Historical Sample of the Netherlands
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Maintained by the:
International Institute of Social History (IISH)



HSN goal

The Historical Sample of the Netherlands (HSN) strives to construct life histories as completely as possible for a representative portion of the nineteenth and twentieth century population in The Netherlands. The sample, for this purpose, has been drawn from all persons born in The Netherlands between 1812 and 1922. Ultimately, the HSN database will include information on an individual level from 77,000 persons on subjects like age at marriage, religious affiliation, the number of children born, occupation, birth place, literacy, social network and migration history.

With these characteristics, the data set will form a basic resource for research into historical questions concerning problems in the areas of demography, sociology, epidemiology, socio economics and social geography. The importance of the HSN for the researcher is fourfold:

  • The HSN provides a representative dataset with which research can be done into social developments in the 19th and 20th centuries.
  • The HSN provides a control group or groups which researchers can compare with their own research population.
  • The HSN is developing the expertise which individual researchers usually cannot acquire in the limited time at their disposal.
  • The HSN offers the possibility for researchers to use the existing HSN dataset as base for their own research projects.
Of course, this cuts both ways. Every researcher who wants to use the infrastructure and data of the HSN must agree that in return he or she will deliver his or her data to the central database, in accordance with the formal structure of this database. This way a data centre will be developed which will function as a centre for quantitative research on life courses.

There are comparable projects outside the Netherlands, notably in Québec and Sweden, which in the last twenty years have collected an enormous amount of data. The Dutch data file is distinguished from such foreign examples by the fact that we use a random sample design and that research takes place on a national in stead of a regional level. If extra data are necessary for certain research projects, they can be collected by the researchers themselves. Not entering the entire population into one database is practical and theoretically justified.

A sample of one of every two hundred births will result in a database with a total of 80,000 main entries. Taking into account a loss of data of about 40%, mainly because of early deaths (about one-third) and migration, this is statistically sufficient to make significant statements on substrata which cover only 2% of the sample; in absolute numbers this is a substratum of about 1000 people.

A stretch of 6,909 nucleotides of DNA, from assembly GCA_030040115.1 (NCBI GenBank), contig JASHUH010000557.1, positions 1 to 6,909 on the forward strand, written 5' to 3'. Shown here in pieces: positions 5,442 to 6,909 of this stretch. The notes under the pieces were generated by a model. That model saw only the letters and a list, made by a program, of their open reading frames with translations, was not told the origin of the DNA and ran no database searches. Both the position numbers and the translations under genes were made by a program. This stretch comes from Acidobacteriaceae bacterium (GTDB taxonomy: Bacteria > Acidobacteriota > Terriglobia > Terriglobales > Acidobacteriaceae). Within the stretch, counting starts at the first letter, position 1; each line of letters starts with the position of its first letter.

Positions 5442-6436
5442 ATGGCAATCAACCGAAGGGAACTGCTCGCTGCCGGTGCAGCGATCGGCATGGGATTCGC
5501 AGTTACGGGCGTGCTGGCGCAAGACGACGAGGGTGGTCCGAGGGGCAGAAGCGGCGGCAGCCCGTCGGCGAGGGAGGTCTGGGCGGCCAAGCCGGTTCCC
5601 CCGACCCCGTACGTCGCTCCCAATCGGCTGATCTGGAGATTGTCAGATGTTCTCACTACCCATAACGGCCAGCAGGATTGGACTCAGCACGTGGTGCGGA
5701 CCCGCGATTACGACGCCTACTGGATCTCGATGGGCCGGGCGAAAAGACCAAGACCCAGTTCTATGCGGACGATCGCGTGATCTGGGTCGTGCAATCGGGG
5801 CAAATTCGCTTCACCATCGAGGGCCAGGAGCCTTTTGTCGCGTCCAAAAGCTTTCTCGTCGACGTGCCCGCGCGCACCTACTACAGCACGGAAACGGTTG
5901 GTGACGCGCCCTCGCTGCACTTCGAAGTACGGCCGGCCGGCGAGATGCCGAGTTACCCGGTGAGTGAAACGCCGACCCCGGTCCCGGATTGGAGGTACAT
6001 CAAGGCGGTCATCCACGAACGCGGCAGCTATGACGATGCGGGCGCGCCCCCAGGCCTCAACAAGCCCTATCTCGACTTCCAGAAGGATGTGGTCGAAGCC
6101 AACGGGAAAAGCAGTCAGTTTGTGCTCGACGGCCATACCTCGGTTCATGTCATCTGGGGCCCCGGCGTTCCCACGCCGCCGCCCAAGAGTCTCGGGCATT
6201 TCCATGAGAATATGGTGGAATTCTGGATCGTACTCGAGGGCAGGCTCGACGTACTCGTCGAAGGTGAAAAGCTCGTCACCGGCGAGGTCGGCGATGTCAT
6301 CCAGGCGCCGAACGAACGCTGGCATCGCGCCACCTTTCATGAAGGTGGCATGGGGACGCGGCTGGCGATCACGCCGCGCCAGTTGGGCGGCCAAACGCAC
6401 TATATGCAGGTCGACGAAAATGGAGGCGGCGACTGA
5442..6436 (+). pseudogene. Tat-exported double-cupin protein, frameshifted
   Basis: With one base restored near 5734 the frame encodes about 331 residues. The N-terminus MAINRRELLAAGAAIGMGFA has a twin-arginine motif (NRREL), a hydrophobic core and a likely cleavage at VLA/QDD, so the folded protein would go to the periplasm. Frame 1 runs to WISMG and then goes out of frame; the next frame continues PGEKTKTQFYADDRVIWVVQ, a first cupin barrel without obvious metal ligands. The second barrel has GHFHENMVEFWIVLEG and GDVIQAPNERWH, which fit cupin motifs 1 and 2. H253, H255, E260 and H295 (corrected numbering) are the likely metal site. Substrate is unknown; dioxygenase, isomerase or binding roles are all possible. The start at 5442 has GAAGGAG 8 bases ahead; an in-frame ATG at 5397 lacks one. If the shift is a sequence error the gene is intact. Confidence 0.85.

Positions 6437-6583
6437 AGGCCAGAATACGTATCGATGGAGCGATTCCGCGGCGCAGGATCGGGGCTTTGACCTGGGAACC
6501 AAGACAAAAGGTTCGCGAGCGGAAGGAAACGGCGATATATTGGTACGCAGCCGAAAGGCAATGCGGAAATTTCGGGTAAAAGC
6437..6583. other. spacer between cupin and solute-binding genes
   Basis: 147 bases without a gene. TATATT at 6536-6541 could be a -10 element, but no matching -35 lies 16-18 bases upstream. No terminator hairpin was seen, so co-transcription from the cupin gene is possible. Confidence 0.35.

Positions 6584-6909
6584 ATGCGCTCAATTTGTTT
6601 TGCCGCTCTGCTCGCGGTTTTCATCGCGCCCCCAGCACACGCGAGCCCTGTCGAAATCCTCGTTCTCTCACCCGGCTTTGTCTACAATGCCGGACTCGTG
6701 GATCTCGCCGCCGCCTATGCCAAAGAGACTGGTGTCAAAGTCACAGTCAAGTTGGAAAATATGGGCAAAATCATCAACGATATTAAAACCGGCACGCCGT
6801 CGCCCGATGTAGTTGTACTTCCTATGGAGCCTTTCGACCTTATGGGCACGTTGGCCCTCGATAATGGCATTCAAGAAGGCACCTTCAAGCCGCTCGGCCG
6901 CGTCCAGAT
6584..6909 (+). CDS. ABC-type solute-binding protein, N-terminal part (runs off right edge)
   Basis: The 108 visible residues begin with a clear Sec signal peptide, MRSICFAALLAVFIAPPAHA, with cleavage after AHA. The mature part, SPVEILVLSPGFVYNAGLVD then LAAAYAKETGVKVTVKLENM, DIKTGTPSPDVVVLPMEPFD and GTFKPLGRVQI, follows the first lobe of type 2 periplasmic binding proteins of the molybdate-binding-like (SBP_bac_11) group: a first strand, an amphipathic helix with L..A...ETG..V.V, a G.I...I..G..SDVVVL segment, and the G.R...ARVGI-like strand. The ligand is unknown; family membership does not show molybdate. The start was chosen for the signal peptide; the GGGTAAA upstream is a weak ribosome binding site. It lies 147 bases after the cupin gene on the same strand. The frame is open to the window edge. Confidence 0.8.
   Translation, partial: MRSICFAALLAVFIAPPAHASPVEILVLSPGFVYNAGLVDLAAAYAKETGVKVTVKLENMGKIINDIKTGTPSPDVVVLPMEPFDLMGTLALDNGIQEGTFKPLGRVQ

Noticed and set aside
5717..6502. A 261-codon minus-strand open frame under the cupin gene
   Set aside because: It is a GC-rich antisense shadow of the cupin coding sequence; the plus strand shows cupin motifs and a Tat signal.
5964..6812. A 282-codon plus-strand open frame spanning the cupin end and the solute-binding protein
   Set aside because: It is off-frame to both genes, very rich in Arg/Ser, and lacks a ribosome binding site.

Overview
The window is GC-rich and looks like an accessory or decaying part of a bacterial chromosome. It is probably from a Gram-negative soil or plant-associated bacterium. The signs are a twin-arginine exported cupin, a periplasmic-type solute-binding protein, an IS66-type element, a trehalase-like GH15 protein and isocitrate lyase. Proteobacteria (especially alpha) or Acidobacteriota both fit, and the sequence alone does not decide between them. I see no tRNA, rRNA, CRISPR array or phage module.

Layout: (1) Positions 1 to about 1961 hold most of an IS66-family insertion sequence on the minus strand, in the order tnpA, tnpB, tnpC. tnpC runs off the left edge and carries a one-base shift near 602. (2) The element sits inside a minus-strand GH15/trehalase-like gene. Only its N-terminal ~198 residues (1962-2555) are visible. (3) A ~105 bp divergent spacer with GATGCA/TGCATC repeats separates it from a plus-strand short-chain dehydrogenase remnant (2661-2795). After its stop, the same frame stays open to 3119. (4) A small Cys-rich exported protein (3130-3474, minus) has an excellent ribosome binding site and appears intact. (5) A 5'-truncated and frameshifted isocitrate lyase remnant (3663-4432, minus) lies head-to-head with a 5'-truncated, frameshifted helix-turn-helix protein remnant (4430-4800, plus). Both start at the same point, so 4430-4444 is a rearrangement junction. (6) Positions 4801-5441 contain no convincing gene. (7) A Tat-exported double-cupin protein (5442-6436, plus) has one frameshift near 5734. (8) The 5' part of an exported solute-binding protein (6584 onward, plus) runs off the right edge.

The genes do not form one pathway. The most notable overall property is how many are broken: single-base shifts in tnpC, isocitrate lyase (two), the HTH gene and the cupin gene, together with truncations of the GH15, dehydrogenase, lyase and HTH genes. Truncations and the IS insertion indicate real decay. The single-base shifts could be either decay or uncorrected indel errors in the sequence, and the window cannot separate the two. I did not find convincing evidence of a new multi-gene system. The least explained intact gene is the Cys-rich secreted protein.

The value of the database lies, of course, in the scientific use that is made of it. In addition to this, the database can be used to construct tables of statistical information on a large number of topics. The following are a few examples of possible uses of the database:

On the basis of the sample, it is possible to reconstruct the social structure of the Netherlands for at least the period between 1870 and 1940. By means of a system of adding and subtracting, it is possible to profile the social structure for each separate year. The same system can be applied to occupations for a reconstruction of the occupational structure. What is actually simulated in this way, is a national census for each year.

More difficult, but not impossible, is extending this reconstruction back to around 1850. The database includes data on occupation and income, not only of each person included in the sample, but of his or her father as well. This will make it possible to construct a great number of tables on inter- and intra-generational social mobility. In addition, the information from the certificates of marriage will enable investigators to construct tables on marriage mobility as well.

Enlargement of the database with data on the children of the 'respondents' included, will make it possible to create tables for mobility over three generations. On the basis of information from marriage certificates, it will even be possible to create mobility tables for five to six generations covering the period 1780 to 1940, a period of more than 150 years.

It will be possible to study regional and social differences in death rates, including epidemical research, etc.

The fact that subjects are followed after their migration to other locations will make it possible to do research in migration patterns, the so-called industrial revolution, the development of cities etc.